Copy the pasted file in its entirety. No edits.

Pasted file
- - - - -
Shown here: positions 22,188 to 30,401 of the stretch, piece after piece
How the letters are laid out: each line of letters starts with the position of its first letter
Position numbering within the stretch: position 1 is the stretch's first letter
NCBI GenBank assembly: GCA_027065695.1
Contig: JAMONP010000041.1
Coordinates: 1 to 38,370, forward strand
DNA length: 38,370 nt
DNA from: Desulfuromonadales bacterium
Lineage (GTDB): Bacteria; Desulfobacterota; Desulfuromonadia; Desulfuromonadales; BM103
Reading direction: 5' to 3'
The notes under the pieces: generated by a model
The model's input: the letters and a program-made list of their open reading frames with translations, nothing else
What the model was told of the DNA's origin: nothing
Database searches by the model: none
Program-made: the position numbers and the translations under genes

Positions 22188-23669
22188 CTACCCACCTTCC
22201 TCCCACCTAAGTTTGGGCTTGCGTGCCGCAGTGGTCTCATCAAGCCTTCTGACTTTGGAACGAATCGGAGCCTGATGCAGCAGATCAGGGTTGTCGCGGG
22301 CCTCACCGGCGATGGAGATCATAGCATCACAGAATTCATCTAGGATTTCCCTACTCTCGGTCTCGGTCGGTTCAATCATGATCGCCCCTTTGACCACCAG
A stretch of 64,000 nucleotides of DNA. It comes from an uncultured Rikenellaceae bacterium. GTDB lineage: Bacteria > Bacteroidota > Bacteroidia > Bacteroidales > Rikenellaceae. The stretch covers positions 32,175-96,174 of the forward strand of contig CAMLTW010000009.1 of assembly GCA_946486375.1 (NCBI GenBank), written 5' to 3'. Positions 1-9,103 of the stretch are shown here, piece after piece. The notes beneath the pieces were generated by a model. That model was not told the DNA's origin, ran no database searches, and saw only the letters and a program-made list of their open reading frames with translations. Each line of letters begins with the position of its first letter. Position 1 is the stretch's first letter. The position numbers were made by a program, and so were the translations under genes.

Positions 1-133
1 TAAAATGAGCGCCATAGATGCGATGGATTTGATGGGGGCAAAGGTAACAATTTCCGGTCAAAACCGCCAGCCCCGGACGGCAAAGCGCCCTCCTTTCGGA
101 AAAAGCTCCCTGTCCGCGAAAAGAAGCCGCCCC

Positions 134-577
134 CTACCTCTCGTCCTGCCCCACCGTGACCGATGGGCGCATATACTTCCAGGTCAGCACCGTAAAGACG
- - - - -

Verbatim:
Shown here: positions 22,188 to 30,401 of the stretch, piece after piece
How the letters are laid out: each line of letters starts with the position of its first letter
Position numbering within the stretch: position 1 is the stretch's first letter
NCBI GenBank assembly: GCA_027065695.1
Contig: JAMONP010000041.1
Coordinates: 1 to 38,370, forward strand
DNA length: 38,370 nt
DNA from: Desulfuromonadales bacterium
Lineage (GTDB): Bacteria; Desulfobacterota; Desulfuromonadia; Desulfuromonadales; BM103
Reading direction: 5' to 3'
The notes under the pieces: generated by a model
The model's input: the letters and a program-made list of their open reading frames with translations, nothing else
What the model was told of the DNA's origin: nothing
Database searches by the model: none
Program-made: the position numbers and the translations under genes

Positions 22188-23669
22188 CTACCCACCTTCC
22201 TCCCACCTAAGTTTGGGCTTGCGTGCCGCAGTGGTCTCATCAAGCCTTCTGACTTTGGAACGAATCGGAGCCTGATGCAGCAGATCAGGGTTGTCGCGGG
22301 CCTCACCGGCGATGGAGATCATAGCATCACAGAATTCATCTAGGATTTCCCTACTCTCGGTCTCGGTCGGTTCAATCATGATCGCCCCTTTGACCACCAG
A stretch of 64,000 nucleotides of DNA. It comes from an uncultured Rikenellaceae bacterium. GTDB lineage: Bacteria > Bacteroidota > Bacteroidia > Bacteroidales > Rikenellaceae. The stretch covers positions 32,175-96,174 of the forward strand of contig CAMLTW010000009.1 of assembly GCA_946486375.1 (NCBI GenBank), written 5' to 3'. Positions 1-9,103 of the stretch are shown here, piece after piece. The notes beneath the pieces were generated by a model. That model was not told the DNA's origin, ran no database searches, and saw only the letters and a program-made list of their open reading frames with translations. Each line of letters begins with the position of its first letter. Position 1 is the stretch's first letter. The position numbers were made by a program, and so were the translations under genes.

Positions 1-133
1 TAAAATGAGCGCCATAGATGCGATGGATTTGATGGGGGCAAAGGTAACAATTTCCGGTCAAAACCGCCAGCCCCGGACGGCAAAGCGCCCTCCTTTCGGA
101 AAAAGCTCCCTGTCCGCGAAAAGAAGCCGCCCC

Positions 134-577
134 CTACCTCTCGTCCTGCCCCACCGTGACCGATGGGCGCATATACTTCCAGGTCAGCACCGTAAAGACG